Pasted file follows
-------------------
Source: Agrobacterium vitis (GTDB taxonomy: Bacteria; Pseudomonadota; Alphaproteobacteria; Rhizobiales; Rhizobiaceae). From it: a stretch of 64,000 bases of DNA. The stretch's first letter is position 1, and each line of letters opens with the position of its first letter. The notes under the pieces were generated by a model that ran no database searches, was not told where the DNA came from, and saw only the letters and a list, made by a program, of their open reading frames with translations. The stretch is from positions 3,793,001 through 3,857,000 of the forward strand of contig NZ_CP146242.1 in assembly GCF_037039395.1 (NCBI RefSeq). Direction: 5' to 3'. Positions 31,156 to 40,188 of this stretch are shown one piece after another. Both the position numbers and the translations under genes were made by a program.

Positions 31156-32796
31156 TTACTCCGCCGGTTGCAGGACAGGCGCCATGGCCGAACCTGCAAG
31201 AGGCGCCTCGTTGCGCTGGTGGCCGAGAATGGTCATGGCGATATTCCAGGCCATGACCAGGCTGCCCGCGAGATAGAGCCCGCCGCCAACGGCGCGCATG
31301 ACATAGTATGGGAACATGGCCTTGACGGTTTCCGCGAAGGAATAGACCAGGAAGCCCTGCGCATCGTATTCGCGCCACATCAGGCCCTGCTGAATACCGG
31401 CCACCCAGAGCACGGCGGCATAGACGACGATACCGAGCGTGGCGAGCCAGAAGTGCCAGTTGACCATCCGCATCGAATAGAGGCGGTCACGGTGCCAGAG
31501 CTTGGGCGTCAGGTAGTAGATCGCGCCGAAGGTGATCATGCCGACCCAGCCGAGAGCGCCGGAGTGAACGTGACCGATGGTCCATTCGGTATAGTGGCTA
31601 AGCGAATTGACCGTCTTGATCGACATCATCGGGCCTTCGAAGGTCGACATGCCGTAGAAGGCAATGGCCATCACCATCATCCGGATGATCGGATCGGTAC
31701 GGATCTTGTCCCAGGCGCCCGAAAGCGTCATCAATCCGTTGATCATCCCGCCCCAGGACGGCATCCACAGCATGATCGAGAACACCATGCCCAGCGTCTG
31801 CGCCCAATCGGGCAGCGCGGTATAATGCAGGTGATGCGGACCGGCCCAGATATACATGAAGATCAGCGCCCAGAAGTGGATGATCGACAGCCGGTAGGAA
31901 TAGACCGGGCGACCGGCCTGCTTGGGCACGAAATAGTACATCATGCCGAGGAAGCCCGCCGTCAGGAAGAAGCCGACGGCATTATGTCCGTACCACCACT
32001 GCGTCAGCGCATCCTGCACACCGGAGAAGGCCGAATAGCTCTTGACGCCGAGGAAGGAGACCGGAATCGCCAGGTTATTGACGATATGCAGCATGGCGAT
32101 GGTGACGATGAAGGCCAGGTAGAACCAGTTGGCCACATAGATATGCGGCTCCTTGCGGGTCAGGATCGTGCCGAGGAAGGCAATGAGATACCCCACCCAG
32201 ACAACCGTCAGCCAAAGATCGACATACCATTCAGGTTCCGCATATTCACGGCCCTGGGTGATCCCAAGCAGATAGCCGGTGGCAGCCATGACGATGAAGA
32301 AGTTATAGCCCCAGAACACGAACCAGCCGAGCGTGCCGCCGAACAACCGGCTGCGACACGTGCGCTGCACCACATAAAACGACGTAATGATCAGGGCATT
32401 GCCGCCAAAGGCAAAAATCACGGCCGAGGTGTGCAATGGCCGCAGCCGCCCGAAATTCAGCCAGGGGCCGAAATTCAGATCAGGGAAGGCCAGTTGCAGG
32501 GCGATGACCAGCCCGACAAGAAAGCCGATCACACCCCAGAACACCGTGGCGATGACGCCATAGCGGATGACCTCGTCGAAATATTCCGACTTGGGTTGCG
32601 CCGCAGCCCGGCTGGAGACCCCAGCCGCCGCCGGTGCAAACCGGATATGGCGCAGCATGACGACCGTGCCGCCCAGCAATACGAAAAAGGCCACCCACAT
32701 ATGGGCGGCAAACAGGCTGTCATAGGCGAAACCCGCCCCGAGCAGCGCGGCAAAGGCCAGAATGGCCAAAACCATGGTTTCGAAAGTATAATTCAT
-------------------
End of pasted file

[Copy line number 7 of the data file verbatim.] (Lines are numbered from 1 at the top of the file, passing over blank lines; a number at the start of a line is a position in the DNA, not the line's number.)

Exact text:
31501 CTTGGGCGTCAGGTAGTAGATCGCGCCGAAGGTGATCATGCCGACCCAGCCGAGAGCGCCGGAGTGAACGTGACCGATGGTCCATTCGGTATAGTGGCTA